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July 2008 Archive for Your Precious Land

RSS By: Mike Walsten, Pro Farmer

Mike Walsten has covered major business trends in agriculture for more than 40 years.

Economist Says Fed Should Lower Interest Rates

Jul 30, 2008

Mike Walsten

Longtime LandOwner Newsletter economic consultant Dr. Vincent Malanga argues the Federal Reserve Board should lower the Fed funds rate to ward off a further weakening in the U.S. economy. But he worries the Fed may be too concerned about inflation and could boost rates at the first signs of a growing economy. He feels that such a move could prove a disaster for the economy.

In his most recent Economic Commentary, the President of LaSalle Economics, Inc., states: "There is good reason for believing commodity prices will be better behaved going forward. Agricultural commodity supply is benefiting from improved weather worldwide, while demand is easing. Energy supply is not improving, but demand destruction is clearly underway. In the U.S., gasoline usage is down 2.4% from last year -- the largest such drop in more than thirty years. In China, gasoline rationing and business shutdowns are in place in order to 'clear the air' for the Olympics. Globally, economic growth is ratcheting back as Central Banks fight inflation and equity markets slip into bear territory. Finally, many nations are reducing subsidies to consumers, causing them to use less gasoline and buy fewer goods and services."

This weakening demand should be applauded by the Federal Reserve, Malanga asserts. But he fears that if gas prices fall too sharply, such as a 50 cent decline at the pump, the Fed may respond by raising interest rates for fear of rising inflation. That would be the wrong move to take, he writes.

"We think the credit crunch is firmly entrenched, real earnings are under pressure despite lower inflation because employment and income growth are slowing, and home equity extraction is non-existent amidst low savings. With labor costs low, commodity prices now easing and worldwide demand growth slowing, Central Banks should start worrying about deflation, not inflation. So to even consider raising interest rates would be a huge mistake in our view. Indeed, the Bank of Japan prematurely raised rates in 1994, ushering in renewed economic weakness and deflation and a lost decade for Japan. We do not want a repeat of that sad story," he concludes.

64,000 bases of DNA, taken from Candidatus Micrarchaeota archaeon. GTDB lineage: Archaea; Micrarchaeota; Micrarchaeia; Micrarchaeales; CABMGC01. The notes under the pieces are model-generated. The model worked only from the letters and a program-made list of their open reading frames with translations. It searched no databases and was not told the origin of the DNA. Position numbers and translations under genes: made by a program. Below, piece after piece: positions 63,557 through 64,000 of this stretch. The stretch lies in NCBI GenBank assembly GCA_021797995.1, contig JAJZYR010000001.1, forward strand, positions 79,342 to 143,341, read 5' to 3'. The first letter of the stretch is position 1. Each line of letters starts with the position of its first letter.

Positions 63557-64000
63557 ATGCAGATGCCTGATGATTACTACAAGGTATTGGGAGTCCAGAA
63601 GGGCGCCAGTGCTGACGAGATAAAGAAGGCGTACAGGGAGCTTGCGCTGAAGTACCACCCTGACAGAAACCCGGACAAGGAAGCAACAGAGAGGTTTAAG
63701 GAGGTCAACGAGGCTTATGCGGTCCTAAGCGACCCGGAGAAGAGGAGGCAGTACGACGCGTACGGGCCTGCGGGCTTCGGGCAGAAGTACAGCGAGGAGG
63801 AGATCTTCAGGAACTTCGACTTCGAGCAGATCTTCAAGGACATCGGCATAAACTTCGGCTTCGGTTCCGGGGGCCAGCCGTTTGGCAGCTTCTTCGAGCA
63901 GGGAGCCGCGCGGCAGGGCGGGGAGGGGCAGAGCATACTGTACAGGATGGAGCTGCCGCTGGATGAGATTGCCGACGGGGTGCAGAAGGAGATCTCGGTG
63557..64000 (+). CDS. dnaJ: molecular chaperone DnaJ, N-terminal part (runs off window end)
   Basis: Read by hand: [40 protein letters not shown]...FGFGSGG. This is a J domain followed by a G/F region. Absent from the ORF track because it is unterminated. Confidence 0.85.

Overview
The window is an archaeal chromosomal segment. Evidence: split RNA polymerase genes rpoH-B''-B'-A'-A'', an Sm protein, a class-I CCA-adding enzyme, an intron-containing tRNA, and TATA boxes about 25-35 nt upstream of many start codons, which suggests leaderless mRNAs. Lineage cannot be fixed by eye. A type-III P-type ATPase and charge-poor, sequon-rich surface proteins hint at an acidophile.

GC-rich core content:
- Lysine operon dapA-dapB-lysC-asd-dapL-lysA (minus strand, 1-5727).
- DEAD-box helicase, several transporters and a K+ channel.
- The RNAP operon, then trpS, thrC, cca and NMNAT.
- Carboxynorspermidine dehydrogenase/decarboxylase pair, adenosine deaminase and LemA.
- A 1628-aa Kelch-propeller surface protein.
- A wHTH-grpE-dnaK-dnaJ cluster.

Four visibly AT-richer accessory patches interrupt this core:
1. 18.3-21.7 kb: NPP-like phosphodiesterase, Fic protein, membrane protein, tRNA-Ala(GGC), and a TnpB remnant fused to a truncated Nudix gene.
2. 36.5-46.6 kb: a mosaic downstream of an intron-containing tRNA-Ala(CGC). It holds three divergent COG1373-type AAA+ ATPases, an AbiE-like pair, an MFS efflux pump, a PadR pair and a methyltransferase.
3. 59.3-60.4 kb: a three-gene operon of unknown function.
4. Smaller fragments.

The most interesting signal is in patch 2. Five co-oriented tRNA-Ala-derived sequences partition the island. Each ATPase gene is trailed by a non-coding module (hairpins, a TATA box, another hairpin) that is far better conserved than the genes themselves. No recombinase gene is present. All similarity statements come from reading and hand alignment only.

If you'd like to see a sample copy of the LandOwner Newsletter, just send me an email or call 800-772-0023. I'd be happy to email a copy to you. Better yet, subscribe and save $20 off the annual subscription price of $119. Just call 800-772-0023 and mention you saw the offer in this column.


 

Recent Sales Reflect Strong Market

Jul 09, 2008

Mike Walsten

Recent sales I've seen continue to reflect strong demand for farmland. Here is a sampling of recent sales across the heartland.

Illinois: Piatt County, June 20: 244.6 acres southeast of Farmer City; 234.6 acres tillable; Productivity Index of 141 using Illinois Bullestin 811; $8,500 per acre. And they were still planting beans the day of the auction!

Iowa: O'Brien County, June 18: 188.6 acres north of Sheldon; Tract 1: 125.6 acres; 117 acres tillable; CSR 75.4 (71.8 county average); $8,200 per acre. Tract 2: 63 acres; 62 acres tillable; CSR 76.3; flat with tile needed; $7,500 per acre.

Iowa: Johnson County, June 6: 52 acres nine miles southwest of Iowa City; 44.4 acres tillable; CSR 57.6 (67.5 county average); $5,225 per acre.

Nebraska: Cass County, June 18: 233 acres west of Murray; 210 acres tillable; 105 corn base acres; $3,995 per acre.

Nebraska: Nemaha County, June 10: 200 acres west of Brock; 186.3 acres tillable with 16 acres in CRP; $2,600 per acre.

Kansas: Edwards County, June 9: 320 acres northwest of Lewis; 201 corn base acres; two irrigation pivots; 2,200-head feedlot; $2.400 per acre.

I cover sales like these and more in each issue my newsletter, LandOwner. If you'd like to see a sample copy, just send me an email or call 800-772-0023. I'd be happy to email a copy to you. Better yet, subscribe and save $20 off the annual subscription price of $119. Just call 800-772-0023 and mention you saw the offer in this column.


 

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